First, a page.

For most buyers, especially at this price point, high-resolution audio isn't likely to be at the top of any wishlist. Most buyers won't even have high-def audio files, though that is somewhat taken care of by the Le Ecosystem content subscription you get with each phone (or at least will be when Hungama services commence later this year, as promised). Even so, it's an inconvenience and a nuisance to be forced to use LeEco's own headsets - like a throwback to the early days of mobile phones.
Speaking of content, not much has changed about LeEco's offerings since the service debuted with the Le 1s Eco. Hungama music streaming hasn't launched yet, and you still have to bounce between multiple apps and screens to find what you want. Read all about it in our review of the Le 1s Eco. You get one year for free, and it's up to you to pay to renew your subscription after that if you feel it's worth it.
As far as the rest of the software is concerned, there isn't any unnecessary bloatware but there are a few custom touches that take some getting used to, such as the quick settings being moved to the app switcher, like a hybrid of the iOS Control Centre and multi-tasking view.
Given its highly capable hardware, it's no surprise that the Le 2 worked without giving us any reason to complain. Apps loaded quickly and there was pretty much nothing we threw at this phone that could choke it. Most people should be perfectly satisfied with the level of performance on offer here, even when it comes to current-day 3D games such as Asphalt 8: Airborne. We were happy to note that the phone didn't get unreasonably warm even when gaming.
The bundled Type-C to 3.5mm adapter dangles awkwardly, especially if your preferred earphones have an angled plug. Sound quality is unremarkable, and you'll only really benefit from LeEco's innovations if you have the CDLA headphones and high-resolution source material.
We had a little trouble with the fingerprint reader, which often took two tries before it recognised our right index finger. It works when the phone is in standby, but there's a delay of a second or two before the screen lights up, which can be frustrating. You can use the sensor to trigger the camera shutter when taking selfies at arm's length, though we found the volume buttons were usually easier to reach. The Infrared emitter works with LeEco's own Remote Control app, but not others, thanks to a lack of support for Android standards.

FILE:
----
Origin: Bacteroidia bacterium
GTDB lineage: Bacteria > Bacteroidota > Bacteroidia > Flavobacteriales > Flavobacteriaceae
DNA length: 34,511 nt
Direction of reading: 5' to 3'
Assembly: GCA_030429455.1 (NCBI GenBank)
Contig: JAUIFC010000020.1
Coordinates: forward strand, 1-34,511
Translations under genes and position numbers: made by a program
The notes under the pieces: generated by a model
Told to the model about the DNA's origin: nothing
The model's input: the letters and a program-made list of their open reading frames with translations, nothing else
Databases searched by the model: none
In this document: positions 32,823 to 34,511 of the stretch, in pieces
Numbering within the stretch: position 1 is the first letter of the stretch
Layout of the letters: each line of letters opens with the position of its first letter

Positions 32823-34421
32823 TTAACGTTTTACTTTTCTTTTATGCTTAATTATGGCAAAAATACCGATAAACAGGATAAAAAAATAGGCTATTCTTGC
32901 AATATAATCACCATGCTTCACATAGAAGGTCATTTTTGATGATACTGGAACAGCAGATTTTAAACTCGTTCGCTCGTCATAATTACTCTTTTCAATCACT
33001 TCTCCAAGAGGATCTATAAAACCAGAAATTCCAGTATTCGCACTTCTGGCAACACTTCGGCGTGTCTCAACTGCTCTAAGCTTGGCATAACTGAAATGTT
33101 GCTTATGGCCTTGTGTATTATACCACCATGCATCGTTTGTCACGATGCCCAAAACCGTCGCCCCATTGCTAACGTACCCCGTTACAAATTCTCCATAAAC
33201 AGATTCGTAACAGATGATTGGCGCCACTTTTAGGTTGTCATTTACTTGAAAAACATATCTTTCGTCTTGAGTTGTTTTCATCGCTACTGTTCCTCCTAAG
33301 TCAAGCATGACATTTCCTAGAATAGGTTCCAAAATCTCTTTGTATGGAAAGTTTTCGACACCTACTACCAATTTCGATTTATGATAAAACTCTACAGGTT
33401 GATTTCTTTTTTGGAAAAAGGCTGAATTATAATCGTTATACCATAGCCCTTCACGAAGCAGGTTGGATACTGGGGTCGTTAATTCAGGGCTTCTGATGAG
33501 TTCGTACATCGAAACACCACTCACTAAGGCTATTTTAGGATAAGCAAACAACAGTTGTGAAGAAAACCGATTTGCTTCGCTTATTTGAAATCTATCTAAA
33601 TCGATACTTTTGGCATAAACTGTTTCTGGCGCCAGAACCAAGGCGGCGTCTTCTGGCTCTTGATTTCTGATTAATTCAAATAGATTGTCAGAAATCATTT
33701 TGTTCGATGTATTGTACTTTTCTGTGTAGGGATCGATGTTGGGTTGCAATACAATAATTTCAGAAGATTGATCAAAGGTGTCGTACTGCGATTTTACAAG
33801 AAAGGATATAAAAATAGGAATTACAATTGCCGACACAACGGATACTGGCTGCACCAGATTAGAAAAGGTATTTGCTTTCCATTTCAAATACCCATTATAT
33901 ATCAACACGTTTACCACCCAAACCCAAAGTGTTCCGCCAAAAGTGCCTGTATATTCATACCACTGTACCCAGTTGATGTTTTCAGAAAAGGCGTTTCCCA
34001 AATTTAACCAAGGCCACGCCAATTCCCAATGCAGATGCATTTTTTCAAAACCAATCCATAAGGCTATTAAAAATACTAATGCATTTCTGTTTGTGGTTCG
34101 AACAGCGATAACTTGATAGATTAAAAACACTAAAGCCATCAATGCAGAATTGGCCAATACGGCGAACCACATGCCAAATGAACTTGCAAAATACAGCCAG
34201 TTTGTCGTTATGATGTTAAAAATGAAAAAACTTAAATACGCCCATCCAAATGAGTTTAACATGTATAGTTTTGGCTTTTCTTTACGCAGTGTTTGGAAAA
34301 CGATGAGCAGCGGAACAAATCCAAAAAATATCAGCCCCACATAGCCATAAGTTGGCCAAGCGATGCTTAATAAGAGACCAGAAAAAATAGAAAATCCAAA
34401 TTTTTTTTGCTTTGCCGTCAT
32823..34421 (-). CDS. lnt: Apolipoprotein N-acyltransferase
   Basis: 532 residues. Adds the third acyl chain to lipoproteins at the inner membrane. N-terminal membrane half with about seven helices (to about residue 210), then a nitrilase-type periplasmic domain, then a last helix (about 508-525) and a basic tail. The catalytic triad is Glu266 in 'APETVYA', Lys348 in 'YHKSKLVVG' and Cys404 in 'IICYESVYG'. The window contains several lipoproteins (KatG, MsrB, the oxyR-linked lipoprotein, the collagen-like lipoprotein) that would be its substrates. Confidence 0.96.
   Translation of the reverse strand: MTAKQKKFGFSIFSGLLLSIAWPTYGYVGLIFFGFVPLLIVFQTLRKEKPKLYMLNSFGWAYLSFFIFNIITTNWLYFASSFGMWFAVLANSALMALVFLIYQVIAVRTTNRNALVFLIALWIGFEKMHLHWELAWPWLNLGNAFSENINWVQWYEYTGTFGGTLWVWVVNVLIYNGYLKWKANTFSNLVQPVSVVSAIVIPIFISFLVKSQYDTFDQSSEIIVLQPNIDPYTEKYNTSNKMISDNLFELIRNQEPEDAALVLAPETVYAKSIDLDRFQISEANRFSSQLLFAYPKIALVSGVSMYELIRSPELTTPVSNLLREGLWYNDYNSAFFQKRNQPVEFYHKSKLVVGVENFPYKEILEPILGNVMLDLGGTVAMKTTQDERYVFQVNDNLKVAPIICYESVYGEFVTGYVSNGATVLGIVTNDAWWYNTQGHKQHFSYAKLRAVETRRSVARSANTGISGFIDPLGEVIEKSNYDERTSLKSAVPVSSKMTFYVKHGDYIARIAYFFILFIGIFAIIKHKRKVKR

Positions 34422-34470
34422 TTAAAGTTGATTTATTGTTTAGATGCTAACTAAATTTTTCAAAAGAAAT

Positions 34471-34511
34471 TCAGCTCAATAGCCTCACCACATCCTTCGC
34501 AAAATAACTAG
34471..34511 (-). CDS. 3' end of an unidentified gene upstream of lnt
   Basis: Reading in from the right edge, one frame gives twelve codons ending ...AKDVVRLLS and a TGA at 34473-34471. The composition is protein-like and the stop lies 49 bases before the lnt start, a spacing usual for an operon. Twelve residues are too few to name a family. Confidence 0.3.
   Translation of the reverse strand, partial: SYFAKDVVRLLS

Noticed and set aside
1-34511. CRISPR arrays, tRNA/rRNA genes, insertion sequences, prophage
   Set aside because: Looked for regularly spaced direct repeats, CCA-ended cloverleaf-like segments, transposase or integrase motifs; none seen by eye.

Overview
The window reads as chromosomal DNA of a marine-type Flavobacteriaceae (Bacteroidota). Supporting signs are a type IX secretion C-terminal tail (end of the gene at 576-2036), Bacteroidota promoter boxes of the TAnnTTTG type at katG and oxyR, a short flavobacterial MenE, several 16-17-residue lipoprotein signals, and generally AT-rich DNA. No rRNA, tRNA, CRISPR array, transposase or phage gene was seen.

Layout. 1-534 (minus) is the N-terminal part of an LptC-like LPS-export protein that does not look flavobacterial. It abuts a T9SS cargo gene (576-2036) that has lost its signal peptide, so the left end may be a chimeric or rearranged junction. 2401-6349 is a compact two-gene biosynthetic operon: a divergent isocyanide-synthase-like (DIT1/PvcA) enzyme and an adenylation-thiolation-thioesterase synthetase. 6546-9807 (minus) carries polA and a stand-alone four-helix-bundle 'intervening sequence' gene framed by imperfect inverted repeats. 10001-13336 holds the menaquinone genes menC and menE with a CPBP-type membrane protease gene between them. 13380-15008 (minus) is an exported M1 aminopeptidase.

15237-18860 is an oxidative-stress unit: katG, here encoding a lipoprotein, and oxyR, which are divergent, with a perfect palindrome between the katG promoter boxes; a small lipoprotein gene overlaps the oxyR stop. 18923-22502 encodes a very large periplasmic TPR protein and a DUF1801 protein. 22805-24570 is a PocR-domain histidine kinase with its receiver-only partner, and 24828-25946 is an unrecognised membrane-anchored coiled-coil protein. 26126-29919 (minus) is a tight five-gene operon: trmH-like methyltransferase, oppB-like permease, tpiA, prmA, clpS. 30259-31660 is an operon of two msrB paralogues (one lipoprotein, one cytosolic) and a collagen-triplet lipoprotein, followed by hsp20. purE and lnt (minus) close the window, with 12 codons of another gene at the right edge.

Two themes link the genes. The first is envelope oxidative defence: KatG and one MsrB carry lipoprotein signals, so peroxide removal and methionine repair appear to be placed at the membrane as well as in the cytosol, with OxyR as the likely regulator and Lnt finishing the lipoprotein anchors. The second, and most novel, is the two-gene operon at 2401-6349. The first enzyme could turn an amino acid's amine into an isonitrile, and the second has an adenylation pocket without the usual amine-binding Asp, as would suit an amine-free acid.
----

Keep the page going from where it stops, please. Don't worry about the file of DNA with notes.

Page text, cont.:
Performance in benchmarks was excellent, with 82,414 points in AnTuTu, 37,845 overall in Quadrant, 8,694 in 3DMark Ice Storm Extreme, and 28fps in GFXBench. There's plenty of power on tap no matter what kind of app you want to run, and you should be happy for at least a few years. HD and 4K videos play flawlessly, though sound from the built-in speaker distorts at higher volumes.The battery lasted 12 hours, 8 minutes in our video loop test which is quite impressive. We were able to get through a full day with lots of 4G data usage and a bit of gaming as well.
(Tap to see full size LeEco Le 2 camera samples)
LeEco's camera app is one of the nicer ones around, with easy access to important settings. It borrows heavily from iOS but also offers more functionality, such as a few scene modes and controls over white balance, exposure and ISO.
With such a high bar set in most other respects, camera performance is just a little underwhelming. Photos look great if they aren't zoomed in to full size, but when you do look closely, you'll see a lack of detail in textures, and fuzziness around the edges of objects. Focusing is quick and you can get some nice depth effects, but there were also times when we wanted to take quick shots and they came out blurry. Low-light shots were difficult to get right, especially if subjects weren't perfectly still. 4K videos came out decent, though not especially bright or vibrant. Photos taken with the front camera also came out a bit soft.
LeEco has delivered quite a strong package for just under Rs. 12,000. There's a lot to like about the Le 2, especially the fact that it looks and feels like it should cost twice as much as it does. You get powerful hardware and plenty of little conveniences. If the audio and video streaming options appeal to you, that's a nice added bonus as well. On the downside, the software is not our favourite flavour of Android and camera performance is also just ordinary at best. Availability is also constrained to online flash sales, at least at launch time.
Go for this phone if you want something you can show off, or if you're looking for something a bit more capable than the Xiaomi Redmi Note 3 (32GB) (Review) or Moto G4 Plus (Review) at the same price level. LeEco has done well to refresh its lineup, and the Le 2 will easily displace its predecessor on our lists of recommended phones under Rs. 15,000.